In many countries, the COVID-19 outbreak brought to the surface the sad reality of poor governance in the public health sector. In Tunisia, the pandemic only exacerbated an already glaring problem. From 2013 onwards, Tunisian health professionals highly mobilized and contested the rapid decline of public health services. In 2019, the country was struck by a massive exodus of its skilled medical doctors and para-medical staff. A movement that is often justified by the sector’s outdated infrastructure and very limited resources.
Ironically, it is the awareness of the inherent shortcomings of the Tunisian public health system that pushed the newly appointed Tunisian government to react to the pandemic threats by adopting proactive measures and a clear narrative focused on prevention. Public health authorities communicated on many occasions that Tunisian hospitals will be very quickly overwhelmed by the exponential growth in the number of cases. As a recent research on intensive care services in Tunisia shows, the country has only 331 ICU beds nationwide which translates into 3 intensive care beds per 100,000 inhabitants. Bearing in mind the impact of Tunisia’s deeply rooted problems of regional disparities and corruption on supply systems for drugs and medical equipment, the anticipated outcome of a COVID-19 outbreak in Tunisia is rather gloomy. Indeed, this outbreak highlights Tunisia’s own “pandemic”. Fiscal injustice, regional inequalities, poor governance, archaic bureaucracy and a crumbling public sector are the country’s long untreated diseases. COVID-19 is perhaps a providential opportunity for looking inwards and initiating a long-awaited reform of the Tunisian administration. Indeed, in the midst of dealing with the COVID-19 outbreak, the government issued a decree supressing the Ministry of Civil Service, Modernisation of the Administration and Public Policies and including its structures within the Prime Ministry. While this measure hasn’t beenthe centre of much debates because of the current context, it seems clear that fighting the pandemic and moving away from old school bureaucratic structures goes hand in hand. Despite its name, the Ministry of Civil Service, Modernisation of the Administration and Public Policies, created in 2018, was yet another unnecessary relic unveiled by the outbreak.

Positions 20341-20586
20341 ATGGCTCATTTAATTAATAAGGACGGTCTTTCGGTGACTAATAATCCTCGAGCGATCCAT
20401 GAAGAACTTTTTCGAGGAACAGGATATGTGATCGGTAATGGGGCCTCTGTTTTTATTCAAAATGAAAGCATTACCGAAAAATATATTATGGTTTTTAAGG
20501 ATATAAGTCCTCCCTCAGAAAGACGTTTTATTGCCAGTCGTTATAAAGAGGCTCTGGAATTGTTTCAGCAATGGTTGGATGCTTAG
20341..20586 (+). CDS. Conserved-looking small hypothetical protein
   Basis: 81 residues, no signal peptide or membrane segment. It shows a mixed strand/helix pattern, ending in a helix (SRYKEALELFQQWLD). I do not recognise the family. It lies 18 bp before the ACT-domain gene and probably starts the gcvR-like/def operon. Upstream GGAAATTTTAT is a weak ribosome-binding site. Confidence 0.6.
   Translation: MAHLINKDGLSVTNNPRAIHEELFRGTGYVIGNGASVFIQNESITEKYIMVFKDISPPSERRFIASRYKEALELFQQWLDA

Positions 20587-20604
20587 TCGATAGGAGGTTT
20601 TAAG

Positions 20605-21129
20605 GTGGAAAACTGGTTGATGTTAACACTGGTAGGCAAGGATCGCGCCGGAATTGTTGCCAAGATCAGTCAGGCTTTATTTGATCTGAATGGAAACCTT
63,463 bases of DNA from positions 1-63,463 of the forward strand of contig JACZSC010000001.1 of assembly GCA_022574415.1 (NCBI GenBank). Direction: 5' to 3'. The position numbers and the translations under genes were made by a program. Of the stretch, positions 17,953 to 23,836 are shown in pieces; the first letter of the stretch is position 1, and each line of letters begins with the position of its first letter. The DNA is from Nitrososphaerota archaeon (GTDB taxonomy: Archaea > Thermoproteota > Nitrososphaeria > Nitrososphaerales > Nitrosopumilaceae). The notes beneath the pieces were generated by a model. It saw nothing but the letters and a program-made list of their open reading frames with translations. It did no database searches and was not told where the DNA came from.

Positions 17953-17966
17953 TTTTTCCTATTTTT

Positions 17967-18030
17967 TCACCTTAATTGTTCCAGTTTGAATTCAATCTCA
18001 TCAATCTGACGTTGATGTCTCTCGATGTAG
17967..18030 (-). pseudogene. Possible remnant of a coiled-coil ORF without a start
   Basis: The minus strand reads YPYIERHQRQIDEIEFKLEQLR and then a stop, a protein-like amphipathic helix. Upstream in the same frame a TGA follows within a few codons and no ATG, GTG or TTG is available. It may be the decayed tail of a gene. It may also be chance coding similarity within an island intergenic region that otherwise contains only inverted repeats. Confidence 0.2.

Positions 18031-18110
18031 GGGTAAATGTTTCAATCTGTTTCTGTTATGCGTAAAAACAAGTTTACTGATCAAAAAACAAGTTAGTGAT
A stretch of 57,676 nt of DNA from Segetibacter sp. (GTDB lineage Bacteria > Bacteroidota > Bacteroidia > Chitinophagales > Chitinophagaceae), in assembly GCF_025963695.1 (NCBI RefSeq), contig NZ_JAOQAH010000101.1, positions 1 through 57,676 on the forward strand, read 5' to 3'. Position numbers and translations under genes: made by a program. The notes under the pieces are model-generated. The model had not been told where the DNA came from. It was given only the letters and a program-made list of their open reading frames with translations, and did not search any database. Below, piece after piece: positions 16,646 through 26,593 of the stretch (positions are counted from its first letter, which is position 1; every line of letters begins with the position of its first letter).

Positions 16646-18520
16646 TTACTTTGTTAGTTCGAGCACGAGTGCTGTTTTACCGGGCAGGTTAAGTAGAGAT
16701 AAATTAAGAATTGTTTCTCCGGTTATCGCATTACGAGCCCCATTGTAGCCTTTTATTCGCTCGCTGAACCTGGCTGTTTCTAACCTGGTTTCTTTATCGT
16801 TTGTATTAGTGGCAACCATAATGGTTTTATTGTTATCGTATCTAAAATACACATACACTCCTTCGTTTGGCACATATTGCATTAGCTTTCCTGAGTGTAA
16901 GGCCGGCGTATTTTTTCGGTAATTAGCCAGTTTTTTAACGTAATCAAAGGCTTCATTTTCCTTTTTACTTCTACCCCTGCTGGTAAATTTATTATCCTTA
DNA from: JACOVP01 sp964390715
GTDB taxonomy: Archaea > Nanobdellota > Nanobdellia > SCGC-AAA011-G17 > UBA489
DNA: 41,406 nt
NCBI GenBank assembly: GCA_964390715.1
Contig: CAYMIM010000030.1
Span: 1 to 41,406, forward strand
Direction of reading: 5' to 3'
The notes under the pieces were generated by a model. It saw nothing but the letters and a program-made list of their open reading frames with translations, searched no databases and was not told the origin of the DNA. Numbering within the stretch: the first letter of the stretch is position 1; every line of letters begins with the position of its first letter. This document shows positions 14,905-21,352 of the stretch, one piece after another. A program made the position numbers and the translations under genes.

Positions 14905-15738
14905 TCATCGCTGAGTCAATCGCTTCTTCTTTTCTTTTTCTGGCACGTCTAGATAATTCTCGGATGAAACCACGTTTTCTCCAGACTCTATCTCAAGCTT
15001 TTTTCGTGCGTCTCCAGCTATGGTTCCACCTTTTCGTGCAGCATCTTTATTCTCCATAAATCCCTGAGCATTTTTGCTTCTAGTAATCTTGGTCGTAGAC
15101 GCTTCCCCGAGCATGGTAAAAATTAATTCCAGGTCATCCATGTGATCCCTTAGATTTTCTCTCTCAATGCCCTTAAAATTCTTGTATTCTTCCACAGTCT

Starting in January 2020, the Tunisian Ministry of Public Health and its National Observatory of New and Emerging Diseases created a leadership and coordination committee in charge of monitoring the spread of the disease. One of the committee’s first actions was to deploy a set of measures aiming at controlling the inflow of travellers from high-risk zones as well as an early warning and response system to the detected cases. To support its efforts in fighting the spread of COVID-19, the Tunisian government has created a voluntary donation fund that has reached 61,931.377 Tunisian dinars to date. While the fund was initially created to support Tunisian hospitals, its final official denomination hints that the collected money will be also directed towards controlling the devastating economic and social repercussions of the COVID-19. Despite the challenges stemming from its deeply rooted structural issues and the difficulties of balancing economic hardships and urgent sanitary measures, Tunisia’s example in dealing with the COVID-19 could be seen under a very positive light, that of transparency, active communication and so far, reasonable decision-making.
By March 2020, and as the situation rapidly deteriorated on the other side of the Mediterranean, Tunisian authorities implemented a set of gradual decisions which, on March 20, culminated in a night curfew followed by the total lockdown announced by Kais Saied, President of the Republic. A day later, the head of government, Elyes Fakhfakh, also addressed citizens to explain the functioning of the total lockdown as well as precise economic measures to support the private sector and sustain the most vulnerable. These announcements sparked criticism as they embody a power play between Tunisia’s heads of the executive and yet another lengthy constitutional debate.
In his announcement to the public, Elyes Fakhfakh suggested a bill that activates implementation of article 70-2 of the constitution. This article gives the head of government the right to issue decree-laws of a legislative character. Later, Presidential Decree n. 2020-28 dated 22 March 2020, based the “limitation of circulation and gatherings outside of the curfew hours” (namely the lockdown) on article 80 of the constitution which could, exceptionally, provide the president of the republic with legislative powers. Who rules in the time of corona? The Tunisian parliament recently approved the bill on delegating legislative powers to the head of government for the period of two months starting its adoption. Only time will let us know the outcomes of applying both articles 70 and 80 of the Tunisian Constitution concomitantly. This situation, regardless of the outbreak’s evolution, could contribute to reconfiguring political alliances and determining the epicentre of the Tunisian executive during this mandate. Up until now, almost every post-2011 crisis unfolded into putting to test the sustainability of Tunisia’s newly established democratic institutions as well as strengthening the understanding of its legal arsenal and political transition, and COVID-19 is no exception. To date, Tunisia has registered 574 confirmed cases and 22 deaths over 7145 tested individuals.